After the first school’s statement I would tweak it a little. Sometimes this was out of necessity. A couple schools had a statement of purpose and then more detailed essay questions which covered topics I included in my statement. So I had to cut-and-paste and wordsmith to satisfy each school’s requirements. Many of the schools had character or word limits, so that would prompt editing as well. I also continued to read up on grad school applications. So every time I’d read some new insight I’d incorporate it and stress about the missteps I’d made in the applications that were already submitted.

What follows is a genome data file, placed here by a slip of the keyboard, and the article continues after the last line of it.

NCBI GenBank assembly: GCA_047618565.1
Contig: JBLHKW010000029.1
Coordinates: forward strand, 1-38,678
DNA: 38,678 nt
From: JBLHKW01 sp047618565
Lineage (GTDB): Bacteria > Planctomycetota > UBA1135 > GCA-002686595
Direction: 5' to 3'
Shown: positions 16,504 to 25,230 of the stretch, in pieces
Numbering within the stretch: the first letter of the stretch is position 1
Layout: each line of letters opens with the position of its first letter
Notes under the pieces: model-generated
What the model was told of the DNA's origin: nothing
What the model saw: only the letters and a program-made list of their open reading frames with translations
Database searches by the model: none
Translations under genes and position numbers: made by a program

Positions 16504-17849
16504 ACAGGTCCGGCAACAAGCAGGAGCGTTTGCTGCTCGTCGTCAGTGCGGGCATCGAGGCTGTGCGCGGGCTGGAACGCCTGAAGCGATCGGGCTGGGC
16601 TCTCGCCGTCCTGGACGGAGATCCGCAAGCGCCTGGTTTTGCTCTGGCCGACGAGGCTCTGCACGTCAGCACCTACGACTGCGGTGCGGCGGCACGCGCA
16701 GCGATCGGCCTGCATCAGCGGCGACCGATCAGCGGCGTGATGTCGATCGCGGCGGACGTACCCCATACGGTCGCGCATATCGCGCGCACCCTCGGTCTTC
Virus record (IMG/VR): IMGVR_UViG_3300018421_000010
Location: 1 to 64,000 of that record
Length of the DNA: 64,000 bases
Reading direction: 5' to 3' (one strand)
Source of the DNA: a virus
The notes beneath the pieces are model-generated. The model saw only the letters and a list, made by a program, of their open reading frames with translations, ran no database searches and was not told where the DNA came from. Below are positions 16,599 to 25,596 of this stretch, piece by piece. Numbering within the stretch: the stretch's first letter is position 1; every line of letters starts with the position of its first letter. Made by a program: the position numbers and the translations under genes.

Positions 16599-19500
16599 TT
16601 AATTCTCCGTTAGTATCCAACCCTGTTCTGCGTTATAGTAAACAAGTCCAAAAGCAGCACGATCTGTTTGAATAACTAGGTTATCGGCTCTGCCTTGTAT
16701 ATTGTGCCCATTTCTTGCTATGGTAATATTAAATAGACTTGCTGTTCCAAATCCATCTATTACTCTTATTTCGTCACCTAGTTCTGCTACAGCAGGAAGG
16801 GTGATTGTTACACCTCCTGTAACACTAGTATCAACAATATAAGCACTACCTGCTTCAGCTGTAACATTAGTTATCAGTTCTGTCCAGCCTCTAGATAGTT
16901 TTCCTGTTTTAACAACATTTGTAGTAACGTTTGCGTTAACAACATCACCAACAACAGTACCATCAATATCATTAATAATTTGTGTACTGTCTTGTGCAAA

The resume or CV is another element which was universal amongst the applications. Luckily, I had previously attended a military transition workshop, so my resume was polished and up to date. I did one big edit to target the resume to grad school and would make periodic updates as things changed, but that was about it for that.
Probably the biggest time-sink was reading up on professors at each university and contacting them about the possibility of them serving as my graduate advisor. It was also where I learned what food scientists actually did – so well worth the time! This was another subject where I did a ridiculous amount of research: reading blogs on how exactly one picks an advisor. Even more importantly I had to formulate a strategy on how to contact these potential advisors.
I drafted a short email that served as the basis for all my first contacts. With that I tried to apply to one school per week, not submitting the application until I had an advisor who at least didn’t say no.